Prof. Kazuo Shimizu (Figure 1) is the Chairman of the Thyroid Examination Assessment Subcommittee, also being a member of the Oversight Committee for the Fukushima Health Management Survey. He is a thyroid surgeon and honorary director at Kanaji Hospital, and professor emeritus at Nippon Medical School, Japan. He is currently one of the members of Committee of Pharmacological Therapy for Thyroid Cancer of Japan Association of Endocrine Surgery (JAES) and Japanese Society of Thyroid Surgery (JSTS), Japan.
I met Prof. Shimizu during the 2017 Annual Congress of ISOPES (International Society of Oncoplastic Endocrine Surgeons) in Conjunction with 3rd International Thyroid Oncological Conference of Zhejiang Province, in Hangzhou, China and was honored to do the interview with him. Please enjoy the video interview (Figure 2).
At the starting line of thyroid surgery
Prof. Shimizu first planned to become a general surgeon. Encouraged by his professor, he threw himself into researches and began his contact with thyroid gland. Afterward, he worked at the hospital and focused only on thyroid gland as the start of his thyroid surgeon career.
While talking about the motivation of being a thyroid surgeon, Prof. Shimizu thought being a thyroid surgeon requires more dedication and dynamic besides surgery. He especially mentioned that thyroid disease, for example, Grave’s disease, including other endocrine diseases, bio-nodules, functional nodule, etc., can be cured in high percentages by surgery. I can feel the pleasure and joy of Prof. Shimizu while he was reminding his motivation.
For Prof. Shimizu, patients can be cured or treated through surgeries is the most touching and the most attractive part of thyroid surgery. Not only for the patients but for surgeons as well.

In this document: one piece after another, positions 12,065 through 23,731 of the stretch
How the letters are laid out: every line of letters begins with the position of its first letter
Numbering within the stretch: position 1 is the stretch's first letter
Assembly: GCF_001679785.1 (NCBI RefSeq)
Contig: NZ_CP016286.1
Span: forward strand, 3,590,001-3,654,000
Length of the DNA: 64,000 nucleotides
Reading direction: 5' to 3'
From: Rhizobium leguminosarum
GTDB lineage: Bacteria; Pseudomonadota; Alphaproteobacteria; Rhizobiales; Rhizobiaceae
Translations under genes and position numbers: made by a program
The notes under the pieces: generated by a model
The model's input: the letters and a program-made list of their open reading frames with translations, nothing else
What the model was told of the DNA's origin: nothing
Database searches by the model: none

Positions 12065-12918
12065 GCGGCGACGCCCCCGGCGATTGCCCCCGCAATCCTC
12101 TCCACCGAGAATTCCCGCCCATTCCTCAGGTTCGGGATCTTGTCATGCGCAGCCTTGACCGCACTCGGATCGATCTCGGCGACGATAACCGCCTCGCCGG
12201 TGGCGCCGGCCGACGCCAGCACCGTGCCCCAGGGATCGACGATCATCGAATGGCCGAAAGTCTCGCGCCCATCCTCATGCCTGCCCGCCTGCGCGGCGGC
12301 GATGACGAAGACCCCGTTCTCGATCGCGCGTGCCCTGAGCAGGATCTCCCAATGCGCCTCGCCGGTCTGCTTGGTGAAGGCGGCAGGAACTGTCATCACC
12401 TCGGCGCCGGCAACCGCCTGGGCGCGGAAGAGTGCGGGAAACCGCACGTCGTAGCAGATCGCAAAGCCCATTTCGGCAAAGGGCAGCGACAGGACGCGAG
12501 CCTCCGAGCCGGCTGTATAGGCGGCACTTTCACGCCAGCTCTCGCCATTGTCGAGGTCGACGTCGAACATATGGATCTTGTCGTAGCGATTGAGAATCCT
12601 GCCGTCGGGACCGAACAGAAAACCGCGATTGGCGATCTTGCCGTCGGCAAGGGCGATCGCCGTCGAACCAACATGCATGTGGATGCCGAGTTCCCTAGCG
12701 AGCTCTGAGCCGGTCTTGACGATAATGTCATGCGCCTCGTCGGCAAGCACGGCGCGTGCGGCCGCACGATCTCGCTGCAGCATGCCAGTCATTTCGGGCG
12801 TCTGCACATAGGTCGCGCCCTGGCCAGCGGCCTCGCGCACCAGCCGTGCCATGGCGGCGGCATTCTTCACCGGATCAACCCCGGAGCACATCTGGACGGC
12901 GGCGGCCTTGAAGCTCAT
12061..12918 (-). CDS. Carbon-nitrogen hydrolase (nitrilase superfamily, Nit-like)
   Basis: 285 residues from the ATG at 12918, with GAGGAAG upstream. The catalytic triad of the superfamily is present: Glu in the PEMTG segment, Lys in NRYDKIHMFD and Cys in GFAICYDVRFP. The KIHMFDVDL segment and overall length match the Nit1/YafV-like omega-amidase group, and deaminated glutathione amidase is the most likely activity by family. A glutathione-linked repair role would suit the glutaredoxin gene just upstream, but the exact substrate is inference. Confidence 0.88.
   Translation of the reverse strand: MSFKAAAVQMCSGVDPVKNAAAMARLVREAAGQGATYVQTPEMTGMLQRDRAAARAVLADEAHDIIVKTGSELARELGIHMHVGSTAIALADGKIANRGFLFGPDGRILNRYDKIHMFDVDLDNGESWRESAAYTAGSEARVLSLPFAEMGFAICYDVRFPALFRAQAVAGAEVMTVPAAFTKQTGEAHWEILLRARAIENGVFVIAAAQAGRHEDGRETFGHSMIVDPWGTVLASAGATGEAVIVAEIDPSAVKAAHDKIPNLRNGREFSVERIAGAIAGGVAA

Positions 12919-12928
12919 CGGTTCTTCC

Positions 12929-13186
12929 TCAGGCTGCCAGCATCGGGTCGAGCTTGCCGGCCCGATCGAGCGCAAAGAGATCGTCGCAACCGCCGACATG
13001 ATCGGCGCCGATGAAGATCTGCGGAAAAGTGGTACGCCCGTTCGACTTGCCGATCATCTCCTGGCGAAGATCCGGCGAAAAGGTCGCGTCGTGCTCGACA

Pioneer in thyroid surgery
Prof. Shimizu is always the pioneer in thyroid surgery. He and colleagues reported the first remote access thyroidectomy in 1998; recently, he is dedicating in endoscopic surgery. Thyroid endoscopic surgery is special of being mini invasive surgery. He admitted there are challenges of practicing endoscopic thyroid surgery. Most thyroid surgeries are at oral expose area, and more female patients are effect by thyroid diseases; this characteristic enhances people to concern more about cosmetic issue in thyroid surgery for its cosmetic effect to wounds. That is one of the reasons Prof. Shimizu especially pays more attention to the contribution of thyroid endoscopic surgery.
The balance between clinical work and academic work
During a typical work-week, Prof. Shimizu will spend 3 days at work. In his workday, he will meet patients in clinic and devote in 2–3 cases in the afternoon. This means Prof. Shimizu can accumulate 400–450 cases in a year, simply for thyroid gland.
Beside the clinical work, Prof. Shimizu spends his time on academic work. Until now, Prof. Shimizu has authored/co-authored more than 130 articles. Through conversation, we realized that he balanced both his clinical and academic well through his passion toward thyroid researches. His willing is to present his work through writing papers as preservation. “It is my duty to do both clinical and academic work”, Prof. Shimizu answered with firm expression on his face.
Prof. Shimizu also shared his advices for young surgeons. He encourages everyone to write a paper whenever they have an experience to give presentations, no matter in clinical work or research. He is now working on dedicating his technique and knowledge to more young surgeons to focus on the thyroid endoscopy surgery.
The author would like to extend the gratitude to Prof. Shimizu for sharing his opinions with us. Special thanks also go to my colleague Shu-Shiuan Mou in assistance of transcribing the interview.
Conflicts of Interest: The author has no conflicts of interest to declare.
- Zhou S. Professor Kazuo Shimizu: the journey to be a thyroid surgeon. Asvide 2017;4:312. Available online: http://www.asvide.com/articles/1624
(Science Editor: Silvia Zhou, AOT, email@example.com)
Cite this article as: Zhou S. Professor Kazuo Shimizu: the journey to be a thyroid surgeon. Ann Thyroid 2017;2:5.